President Donald Trump denied that he is under a deadline to reach a preliminary trade deal with China but acknowledged that negotiations are at an important stage as both countries face another round of tariff escalation scheduled to take place on Dec. 15.
“We’re at a critical stage. They’ve called us today and they’ve called us yesterday. We’re having ongoing discussions,” Trump said alongside Canadian Prime Minister Justin Trudeau in London, where both are attending a NATO meeting. “We’ll see what happens, but if the stock market goes up or down, I don’t watch the stock market. I watch jobs.”
The statement is a departure from remarks only a day before when he claimed that the stock market was up as much as 21 percent because he announced he would hit Brazil and Argentina with steel and aluminum tariffs after accusing the countries of devaluing their currencies. The Office of the U.S. Trade Representative also ratcheted up trade tensions with Europe on Monday after threatening fresh tariffs in response to France’s move to tax U.S. digital giants like Google and Facebook.
The Dow Jones Industrial Average is down more than 360 points midday after Trump said he liked the idea of waiting until after the 2020 election to strike a deal with China.
Stocks could drop even further if Trump goes through with plans to hit almost all remaining imports from China, roughly $160 billion worth of goods, risking a repeat of last December’s market plummet.
The next batch of tariffs could take an even larger bite out of consumer confidence as the items targeted will be primarily consumer goods like laptops and smartphones.
Still, Trump’s deputies this week supported his leverage tactics, including waiting out a deal until after the election and downplayed how much another round of tariffs would hurt markets.
Commerce Secretary Wilbur Ross said the duties would be imposed “unless there’s some real reason to postpone them,” he said Tuesday on CNBC.
“If there were a little more time needed for talks, he probably would postpone it. If enough substantive progress had been made, he might,” Ross added.
The injection of new uncertainty over the timing of a deal comes a week after Trump and his senior advisers gave out positive signals that an agreement would be clinched soon. Trump said the two sides were in the “final throes” of negotiations and a senior administration official told POLITICO that only “millimeters” separated the two sides.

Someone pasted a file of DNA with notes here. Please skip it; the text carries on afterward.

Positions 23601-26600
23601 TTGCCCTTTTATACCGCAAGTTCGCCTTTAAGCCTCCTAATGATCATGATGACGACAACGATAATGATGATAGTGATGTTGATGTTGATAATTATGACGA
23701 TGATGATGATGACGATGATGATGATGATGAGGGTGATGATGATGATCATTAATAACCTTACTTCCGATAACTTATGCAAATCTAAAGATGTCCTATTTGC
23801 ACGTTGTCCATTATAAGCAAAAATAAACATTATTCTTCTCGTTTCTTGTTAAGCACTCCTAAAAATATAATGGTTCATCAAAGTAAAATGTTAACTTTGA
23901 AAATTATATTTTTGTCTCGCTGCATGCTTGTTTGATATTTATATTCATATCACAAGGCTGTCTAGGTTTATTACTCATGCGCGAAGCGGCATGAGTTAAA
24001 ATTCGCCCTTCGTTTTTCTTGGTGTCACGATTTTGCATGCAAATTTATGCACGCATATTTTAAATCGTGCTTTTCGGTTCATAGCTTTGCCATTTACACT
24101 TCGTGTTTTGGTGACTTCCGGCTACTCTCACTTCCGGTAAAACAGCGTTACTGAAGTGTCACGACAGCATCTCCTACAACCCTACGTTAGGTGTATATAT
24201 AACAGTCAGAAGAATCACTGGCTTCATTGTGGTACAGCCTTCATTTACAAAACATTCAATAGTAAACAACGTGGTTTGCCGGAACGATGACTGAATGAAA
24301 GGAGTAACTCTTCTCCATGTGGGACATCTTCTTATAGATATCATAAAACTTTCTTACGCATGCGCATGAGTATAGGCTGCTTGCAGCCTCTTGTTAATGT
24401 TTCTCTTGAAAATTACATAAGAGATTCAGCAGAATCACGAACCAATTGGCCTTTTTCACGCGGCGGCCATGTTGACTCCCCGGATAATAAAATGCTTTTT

Trump’s latest threat to drag out a possible deal until after the 2020 election is likely an effort to get China to commit to the final issues on the table, said one person close to the talks.
“The window for the Chinese to act is now, but it’s unclear if they will,” the person said. “They have misread Trump on so many occasions and they may misread him yet again.”
The two sides have been trying to hammer out the details of an agreement in principle that was reached in October. Trump said China agreed to purchase between $40 billion and $50 billion worth of U.S. farm goods within two years of a deal and put in place financial service market openings and intellectual property protections. In exchange for concessions, Beijing has demanded that the U.S. not only end the Dec. 15 tariff threat but also roll back earlier duties.
Trade talks have been complicated over how China’s agricultural purchase commitments will be enforced and the pace and scale at which the U.S. will roll back tariffs, multiple people close to the talks have said.
Trump wants an iron-clad commitment by China to the agricultural purchases with no conditions. He is also seeking a credible way to enforce that obligation but Beijing has been pushing for flexibility and wants any purchase agreement to be bound by market demand, said the person close to the talks.
The president has touted that a so-called phase one deal would resolve 60 percent of the outstanding issues. But the person said the commitments China is making address only between 5 percent and 10 percent of the problems that plague the commercial relationship between the two countries.
Trump maintained that he will hold out for a good deal with China.
“They want to make a deal, but I like the deal that we have,” Trump said on Tuesday. “The deal that we have could get even better and I could do it all by myself.”